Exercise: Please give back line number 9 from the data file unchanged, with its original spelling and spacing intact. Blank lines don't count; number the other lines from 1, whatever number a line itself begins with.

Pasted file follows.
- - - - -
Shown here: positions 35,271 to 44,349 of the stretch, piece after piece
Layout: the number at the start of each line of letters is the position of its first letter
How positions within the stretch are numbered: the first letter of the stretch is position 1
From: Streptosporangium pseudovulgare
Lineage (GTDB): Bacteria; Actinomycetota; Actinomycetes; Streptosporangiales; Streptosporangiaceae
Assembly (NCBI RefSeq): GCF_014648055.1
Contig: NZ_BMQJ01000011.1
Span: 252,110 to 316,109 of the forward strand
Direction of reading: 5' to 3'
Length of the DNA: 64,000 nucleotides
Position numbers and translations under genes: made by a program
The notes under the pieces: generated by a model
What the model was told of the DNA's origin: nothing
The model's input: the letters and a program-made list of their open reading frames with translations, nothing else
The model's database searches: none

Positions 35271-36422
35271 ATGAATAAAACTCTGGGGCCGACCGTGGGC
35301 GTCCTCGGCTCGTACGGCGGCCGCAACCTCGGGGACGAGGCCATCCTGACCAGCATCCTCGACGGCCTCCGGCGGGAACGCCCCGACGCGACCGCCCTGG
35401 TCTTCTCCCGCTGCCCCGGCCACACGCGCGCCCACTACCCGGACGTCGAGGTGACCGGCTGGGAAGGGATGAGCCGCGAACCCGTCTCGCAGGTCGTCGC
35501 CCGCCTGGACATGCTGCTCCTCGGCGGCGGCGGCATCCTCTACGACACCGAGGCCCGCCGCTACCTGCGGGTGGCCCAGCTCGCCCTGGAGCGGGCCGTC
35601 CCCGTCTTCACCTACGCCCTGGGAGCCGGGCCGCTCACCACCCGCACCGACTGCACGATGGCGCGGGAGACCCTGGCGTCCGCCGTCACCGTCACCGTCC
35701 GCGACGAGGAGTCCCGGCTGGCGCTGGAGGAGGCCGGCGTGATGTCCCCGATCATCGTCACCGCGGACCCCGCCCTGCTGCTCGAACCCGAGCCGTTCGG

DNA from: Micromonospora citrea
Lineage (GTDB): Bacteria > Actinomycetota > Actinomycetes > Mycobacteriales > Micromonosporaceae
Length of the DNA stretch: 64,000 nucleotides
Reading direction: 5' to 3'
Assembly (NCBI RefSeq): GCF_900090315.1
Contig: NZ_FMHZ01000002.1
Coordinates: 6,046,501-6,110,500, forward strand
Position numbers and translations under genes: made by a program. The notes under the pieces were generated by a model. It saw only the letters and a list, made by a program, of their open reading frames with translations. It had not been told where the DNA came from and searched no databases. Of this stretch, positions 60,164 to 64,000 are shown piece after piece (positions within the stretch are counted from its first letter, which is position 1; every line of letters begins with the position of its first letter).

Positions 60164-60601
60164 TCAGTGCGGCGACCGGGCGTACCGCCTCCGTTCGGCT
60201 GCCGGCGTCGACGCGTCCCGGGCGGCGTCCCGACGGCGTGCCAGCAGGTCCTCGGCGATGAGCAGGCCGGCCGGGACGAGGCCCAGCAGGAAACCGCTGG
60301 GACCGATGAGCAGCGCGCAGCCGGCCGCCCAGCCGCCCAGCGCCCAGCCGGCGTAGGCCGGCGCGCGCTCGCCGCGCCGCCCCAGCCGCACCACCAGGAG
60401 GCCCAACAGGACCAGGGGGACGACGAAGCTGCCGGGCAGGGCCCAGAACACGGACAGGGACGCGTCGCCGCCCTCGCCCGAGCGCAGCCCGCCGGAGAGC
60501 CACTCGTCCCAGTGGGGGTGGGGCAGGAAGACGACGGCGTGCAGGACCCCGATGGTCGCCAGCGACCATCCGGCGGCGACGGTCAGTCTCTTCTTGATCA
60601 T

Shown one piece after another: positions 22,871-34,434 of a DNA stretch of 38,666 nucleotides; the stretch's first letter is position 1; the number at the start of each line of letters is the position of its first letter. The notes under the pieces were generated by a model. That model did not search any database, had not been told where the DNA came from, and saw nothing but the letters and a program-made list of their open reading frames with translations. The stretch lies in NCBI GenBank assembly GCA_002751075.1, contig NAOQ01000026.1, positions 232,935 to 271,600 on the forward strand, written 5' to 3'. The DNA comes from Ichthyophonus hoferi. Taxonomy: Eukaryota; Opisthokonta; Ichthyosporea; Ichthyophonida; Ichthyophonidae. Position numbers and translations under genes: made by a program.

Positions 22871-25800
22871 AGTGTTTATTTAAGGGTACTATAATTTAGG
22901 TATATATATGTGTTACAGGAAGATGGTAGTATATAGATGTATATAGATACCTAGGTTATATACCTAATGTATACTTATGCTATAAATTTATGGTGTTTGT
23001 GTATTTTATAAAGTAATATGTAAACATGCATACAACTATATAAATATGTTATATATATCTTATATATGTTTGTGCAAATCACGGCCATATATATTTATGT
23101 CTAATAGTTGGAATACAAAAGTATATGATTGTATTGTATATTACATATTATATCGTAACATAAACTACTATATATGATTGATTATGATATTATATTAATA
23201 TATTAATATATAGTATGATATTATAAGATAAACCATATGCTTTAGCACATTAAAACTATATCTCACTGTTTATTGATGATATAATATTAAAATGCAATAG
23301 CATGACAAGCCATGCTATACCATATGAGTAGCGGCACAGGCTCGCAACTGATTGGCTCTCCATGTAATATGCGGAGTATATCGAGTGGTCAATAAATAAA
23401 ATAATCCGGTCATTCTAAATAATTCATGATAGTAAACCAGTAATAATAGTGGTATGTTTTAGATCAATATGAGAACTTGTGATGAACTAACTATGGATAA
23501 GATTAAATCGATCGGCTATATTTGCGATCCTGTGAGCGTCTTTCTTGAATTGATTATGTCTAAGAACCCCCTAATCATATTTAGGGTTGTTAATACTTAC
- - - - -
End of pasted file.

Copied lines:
Direction of reading: 5' to 3'